The 1998 release of Phantom Planet’s Geffen debut, “Phantom Planet Is Missing,” barely caused a blip on the industry radar, but in the last few years, two members have made names for themselves as actors: Singer-guitarist Alexander Greenwald was in “Donnie Darko” as well as several high-profile Gap ads, and drummer Jason Schwartzman (Francis Ford Coppola’s nephew) starred in “Rushmore.” Not surprisingly, the group’s new album, which hit the street last week, is already off to a promising start.
At the very packed Roxy on Saturday, one in a recent series of local gigs and appearances coordinated around the Epic Records release of “The Guest,” the quintet rocked much harder and with more dynamic energy than it does in the studio, perhaps fueled by the rabid response the band earns whenever it plays in Hollywood.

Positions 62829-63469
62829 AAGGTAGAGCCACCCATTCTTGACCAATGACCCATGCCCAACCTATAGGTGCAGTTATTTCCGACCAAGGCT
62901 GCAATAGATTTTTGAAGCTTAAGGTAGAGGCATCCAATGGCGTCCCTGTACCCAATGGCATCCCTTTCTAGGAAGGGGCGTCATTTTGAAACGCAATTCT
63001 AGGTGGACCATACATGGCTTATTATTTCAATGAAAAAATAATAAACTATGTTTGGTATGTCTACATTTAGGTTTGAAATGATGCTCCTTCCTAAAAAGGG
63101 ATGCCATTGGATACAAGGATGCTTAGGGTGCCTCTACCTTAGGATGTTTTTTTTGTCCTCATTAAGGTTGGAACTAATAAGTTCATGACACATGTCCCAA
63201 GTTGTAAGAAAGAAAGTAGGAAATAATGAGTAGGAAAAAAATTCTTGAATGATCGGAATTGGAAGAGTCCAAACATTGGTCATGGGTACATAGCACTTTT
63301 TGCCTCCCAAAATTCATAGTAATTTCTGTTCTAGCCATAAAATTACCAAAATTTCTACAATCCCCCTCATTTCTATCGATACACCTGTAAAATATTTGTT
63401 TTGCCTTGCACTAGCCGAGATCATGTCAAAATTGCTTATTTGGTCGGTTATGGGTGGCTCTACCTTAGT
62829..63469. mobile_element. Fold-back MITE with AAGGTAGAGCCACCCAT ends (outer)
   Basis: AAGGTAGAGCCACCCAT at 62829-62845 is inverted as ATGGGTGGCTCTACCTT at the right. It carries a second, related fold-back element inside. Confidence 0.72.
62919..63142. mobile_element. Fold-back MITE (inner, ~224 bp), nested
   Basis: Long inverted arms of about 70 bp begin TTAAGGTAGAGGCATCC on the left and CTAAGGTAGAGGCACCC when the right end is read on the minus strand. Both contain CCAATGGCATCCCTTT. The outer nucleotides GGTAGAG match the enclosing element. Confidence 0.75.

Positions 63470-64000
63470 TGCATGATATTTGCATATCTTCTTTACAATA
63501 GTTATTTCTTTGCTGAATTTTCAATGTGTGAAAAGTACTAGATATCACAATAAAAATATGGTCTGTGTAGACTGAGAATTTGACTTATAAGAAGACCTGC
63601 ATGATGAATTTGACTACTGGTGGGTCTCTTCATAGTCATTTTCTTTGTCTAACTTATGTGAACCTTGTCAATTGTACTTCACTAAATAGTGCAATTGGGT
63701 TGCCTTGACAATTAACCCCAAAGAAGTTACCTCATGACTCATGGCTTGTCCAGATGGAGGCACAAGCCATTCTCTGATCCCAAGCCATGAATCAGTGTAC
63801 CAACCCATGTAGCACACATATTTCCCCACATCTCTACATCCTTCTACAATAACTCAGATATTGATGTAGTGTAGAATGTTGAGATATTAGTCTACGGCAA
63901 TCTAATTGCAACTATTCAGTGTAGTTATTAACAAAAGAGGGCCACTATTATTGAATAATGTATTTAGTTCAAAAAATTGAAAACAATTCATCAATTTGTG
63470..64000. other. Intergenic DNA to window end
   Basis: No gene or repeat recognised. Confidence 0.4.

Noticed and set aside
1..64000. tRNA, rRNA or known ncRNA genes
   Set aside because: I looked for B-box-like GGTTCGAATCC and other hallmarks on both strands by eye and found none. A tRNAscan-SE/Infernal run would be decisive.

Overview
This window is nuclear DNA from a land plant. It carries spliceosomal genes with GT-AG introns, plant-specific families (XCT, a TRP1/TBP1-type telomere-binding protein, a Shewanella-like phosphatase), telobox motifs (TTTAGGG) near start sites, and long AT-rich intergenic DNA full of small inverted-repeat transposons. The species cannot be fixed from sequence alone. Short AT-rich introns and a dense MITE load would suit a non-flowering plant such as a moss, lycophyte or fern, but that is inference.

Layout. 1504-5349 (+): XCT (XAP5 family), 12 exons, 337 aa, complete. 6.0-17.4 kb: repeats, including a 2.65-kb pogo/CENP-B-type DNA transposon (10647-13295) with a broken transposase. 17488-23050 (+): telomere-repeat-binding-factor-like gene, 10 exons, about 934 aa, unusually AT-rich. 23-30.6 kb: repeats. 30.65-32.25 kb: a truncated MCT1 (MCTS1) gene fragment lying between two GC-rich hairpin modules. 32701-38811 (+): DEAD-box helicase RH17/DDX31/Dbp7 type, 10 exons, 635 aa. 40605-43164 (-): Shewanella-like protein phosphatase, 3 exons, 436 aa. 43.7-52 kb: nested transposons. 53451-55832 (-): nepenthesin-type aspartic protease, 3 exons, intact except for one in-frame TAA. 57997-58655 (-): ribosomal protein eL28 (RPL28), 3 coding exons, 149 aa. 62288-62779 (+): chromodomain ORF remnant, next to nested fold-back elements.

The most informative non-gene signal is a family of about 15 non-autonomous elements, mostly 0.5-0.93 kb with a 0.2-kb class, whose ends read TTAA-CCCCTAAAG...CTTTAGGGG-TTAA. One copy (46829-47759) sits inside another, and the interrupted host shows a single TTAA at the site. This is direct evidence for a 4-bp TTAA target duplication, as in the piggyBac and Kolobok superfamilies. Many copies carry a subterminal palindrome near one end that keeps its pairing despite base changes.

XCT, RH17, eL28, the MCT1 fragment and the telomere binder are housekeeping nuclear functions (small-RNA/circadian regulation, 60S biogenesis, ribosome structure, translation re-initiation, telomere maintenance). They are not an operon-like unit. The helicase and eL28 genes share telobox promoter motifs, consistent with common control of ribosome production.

The Phantom Planet sound is a sunny and radio-friendly, multiple-guitar pop rock mix similar to Crowded House or perhaps a less-serious Pearl Jam. Greenwald’s vocal skills are somewhat limited, but he and his mates attacked each song with infectious zeal.
Tunes such as the hook-laden “California,” which is on Columbia’s “Orange County” soundtrack, and the Elvis Costello-informed “Nobody’s Fault” sported grand pop melodies, peppy choruses and only the most common and simple themes: lost and found love, driving in the sun with the top down, etc. “All Over Again” rocked with three guitars to make up for the album version’s missing organ, after which Greenwald threw himself onto the crowd’s outstretched hands.
The 12-song, hourlong show ended in fine fashion with a surprise appearance by Attractions drummer Pete Thomas, who led the smiling young band through a worthy rendition of Costello’s “Pump It Up.”